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Sea Life Centre Brighton
Sea Life Centre Brighton is one of several marine centres within a chain of venues that serves as both an entertainment attraction and an animal conservation centre. Brighton's Sea Life Centre contains over 150 different species including seals, turtles and sharks. All of these are housed within environments that resemble their natural habitat. Many of the tanks have been designed to enable visitors to walk underneath them to see to see the animals at close range but without disturbing them. The Sea Life Centre Brighton is houses within an old Victorian building and claims to be the oldest aquarium in the world. Admission prices are: Adult – 8.40 (10 Euros) Child (under 12) - £6.00 (7 Euros) Discounts are available for large groups and Internet bookings. It is open daily from 10am until 6pm (last admission 5pm). Animal feeding times can be found on the website.
The history of the castle dates back to the Norman Conquest when one of the Norman nobles, Richard Fitz Herbert, was given land at a crossing of the river Medway. A typical motte and bailey wooden castle was built, but this was destroyed some years later during a rebellion. It was rebuilt in stone and the twin-towered gatehouse was added in the 13th century. The gatehouse still stands and is considered among the finest in England. The castle had a succession of owners but the Civil War saw an end to its existence and parts of it were gradually demolished and used for buildings elsewhere. The grounds are free of charge and are open daily 8am to dusk. There is an admission fee for the castle which is open 9am to 5pm Mondays to Saturdays, and 10.30am to 5pm Sundays. There is an audio tour which lasts about one hour and is also available in French, German, Dutch and Spanish. The tour offers interactive displays and tableaux recreating medieval life.
Kent and East Sussex Railway
This rural light railway runs 10.5 miles along the Rother Valley from Tenterden to Bodiam with stops at Rolvenden, Wittersham Road and Northiam. Tenterden was by-passed during the railway building of the 19th century, but a light railway, the Rother Valley Railway, was eventually opened in 1900. A light railway was defined as cheaply constructed with a short life, with reconstruction to a higher standard hoped for from profits. It continued in this form until railway nationalisation in 1948, but losses to road traffic meant that the line closed to passengers in 1954 and to goods traffic in 1961. Enthusiasts managed to save the line from demolition and upgrade the track, and it was reopened gradually between 1974 and 2000. It now operates as a tourist railway running trains pulled by steam engines. Themed events, including a Santa Special, are staged, and a Pullman dining car runs on certain dates. Travellers can buy a daily hop-on hop-off ticket to visit stops on the route. Free car parking is available at Tenterden and Northiam stations. A timetable is posted on the website.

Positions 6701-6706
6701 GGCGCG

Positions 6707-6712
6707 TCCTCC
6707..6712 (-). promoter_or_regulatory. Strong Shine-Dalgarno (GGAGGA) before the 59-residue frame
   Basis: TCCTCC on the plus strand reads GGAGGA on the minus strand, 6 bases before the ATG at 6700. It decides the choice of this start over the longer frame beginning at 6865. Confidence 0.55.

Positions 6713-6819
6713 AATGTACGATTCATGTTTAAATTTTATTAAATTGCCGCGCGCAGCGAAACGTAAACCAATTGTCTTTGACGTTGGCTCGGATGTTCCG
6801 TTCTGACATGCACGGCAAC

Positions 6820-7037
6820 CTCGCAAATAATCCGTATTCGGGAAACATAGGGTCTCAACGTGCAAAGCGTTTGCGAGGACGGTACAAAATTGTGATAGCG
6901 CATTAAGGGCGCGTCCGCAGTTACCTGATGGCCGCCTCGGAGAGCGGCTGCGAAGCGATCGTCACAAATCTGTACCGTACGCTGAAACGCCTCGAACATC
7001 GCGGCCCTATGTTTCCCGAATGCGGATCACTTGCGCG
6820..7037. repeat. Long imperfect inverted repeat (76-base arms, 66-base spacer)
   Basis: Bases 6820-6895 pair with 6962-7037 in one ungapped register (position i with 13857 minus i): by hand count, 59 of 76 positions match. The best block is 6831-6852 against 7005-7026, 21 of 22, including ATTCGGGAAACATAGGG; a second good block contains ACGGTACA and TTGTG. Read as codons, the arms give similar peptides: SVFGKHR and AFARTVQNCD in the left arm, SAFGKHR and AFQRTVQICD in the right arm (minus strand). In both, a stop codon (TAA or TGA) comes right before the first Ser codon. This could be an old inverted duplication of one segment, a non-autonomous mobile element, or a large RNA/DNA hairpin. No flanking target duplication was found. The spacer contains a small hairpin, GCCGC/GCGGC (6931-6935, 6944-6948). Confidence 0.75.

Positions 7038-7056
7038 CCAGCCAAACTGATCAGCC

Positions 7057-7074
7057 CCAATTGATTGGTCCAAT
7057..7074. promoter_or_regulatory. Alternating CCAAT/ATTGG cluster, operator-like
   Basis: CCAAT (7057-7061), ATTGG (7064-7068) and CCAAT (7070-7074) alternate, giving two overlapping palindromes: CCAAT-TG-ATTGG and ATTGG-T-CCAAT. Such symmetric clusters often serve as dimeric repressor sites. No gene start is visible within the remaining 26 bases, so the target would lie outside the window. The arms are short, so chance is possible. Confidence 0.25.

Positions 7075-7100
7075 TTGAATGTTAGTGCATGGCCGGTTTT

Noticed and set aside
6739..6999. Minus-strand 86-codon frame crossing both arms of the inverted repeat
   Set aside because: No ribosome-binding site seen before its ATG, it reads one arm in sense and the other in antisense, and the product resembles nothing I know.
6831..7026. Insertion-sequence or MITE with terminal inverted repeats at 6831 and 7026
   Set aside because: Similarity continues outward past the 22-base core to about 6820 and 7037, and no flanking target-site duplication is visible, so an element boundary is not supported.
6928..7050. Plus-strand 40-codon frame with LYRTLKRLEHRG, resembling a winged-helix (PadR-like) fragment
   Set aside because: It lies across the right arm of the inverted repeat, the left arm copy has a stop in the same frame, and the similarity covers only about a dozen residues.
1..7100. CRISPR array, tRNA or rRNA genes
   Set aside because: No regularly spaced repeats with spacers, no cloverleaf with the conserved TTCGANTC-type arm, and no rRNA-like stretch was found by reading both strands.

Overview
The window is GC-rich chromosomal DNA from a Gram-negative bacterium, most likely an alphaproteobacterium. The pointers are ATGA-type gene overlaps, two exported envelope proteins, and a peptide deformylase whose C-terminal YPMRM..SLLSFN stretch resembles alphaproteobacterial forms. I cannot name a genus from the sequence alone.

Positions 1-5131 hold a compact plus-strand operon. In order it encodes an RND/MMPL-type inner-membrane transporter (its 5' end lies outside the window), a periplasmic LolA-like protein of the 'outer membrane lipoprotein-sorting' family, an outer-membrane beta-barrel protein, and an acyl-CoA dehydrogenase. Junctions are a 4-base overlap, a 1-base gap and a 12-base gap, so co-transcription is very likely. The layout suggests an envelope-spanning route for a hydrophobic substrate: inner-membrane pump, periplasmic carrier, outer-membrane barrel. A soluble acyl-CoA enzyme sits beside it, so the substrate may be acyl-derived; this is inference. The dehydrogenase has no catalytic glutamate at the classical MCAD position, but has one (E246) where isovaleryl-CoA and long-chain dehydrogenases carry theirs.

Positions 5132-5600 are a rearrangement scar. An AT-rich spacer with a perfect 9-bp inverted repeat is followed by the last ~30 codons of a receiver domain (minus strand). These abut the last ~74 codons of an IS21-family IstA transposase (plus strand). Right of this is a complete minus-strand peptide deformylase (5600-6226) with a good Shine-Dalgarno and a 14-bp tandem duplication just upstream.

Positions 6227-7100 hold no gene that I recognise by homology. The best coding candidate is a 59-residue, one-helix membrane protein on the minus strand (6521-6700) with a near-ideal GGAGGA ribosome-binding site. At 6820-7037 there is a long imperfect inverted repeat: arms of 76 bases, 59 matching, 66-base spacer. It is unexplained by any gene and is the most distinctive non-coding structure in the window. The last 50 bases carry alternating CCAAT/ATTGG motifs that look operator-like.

Prince Regent Swimming Complex
Prince Regent Swimming Complex has recently undergone a major refurbishment program. Facilities include four different swimming pools, a health suite, crèche and meeting rooms. The standard opening times for the swimming pool are: Monday - from 10.30am until 9.30pm Tuesday - from 10.30am until 6.45pm Wednesday and Thursday - from 10.30am until 9.30pm Friday - from 10.30am until 5.45pm Saturday - from 9am until 4.45pm Sunday - from 10am until 9.30 pm Early morning swimming is available for members Monday to Friday from 7am until 9am. Various membership packages are available but non members can use the facilities at the complex and pay on the door.
The Hop Farm
The Hop Farm is set in 400 acres of the Kent Countryside and has a museum where you can see old farming traditions and some of the machinery that was used. There are around 12 Oast houses which are located in the Oast Village and here you can see how they used to make beer. They still grow hops purely for demonstration purposes. There is also a small farm holding area where you can walk around and visit pigs, sheep, cows and many other animals. Facilities also include a new Skypark which provides activities for visitors, a gift shop, craft centre and tea rooms. Car parking is available and free. Opening times are 10am to 5pm (last admission at 4pm) and they are open year round,except between 24th-31st December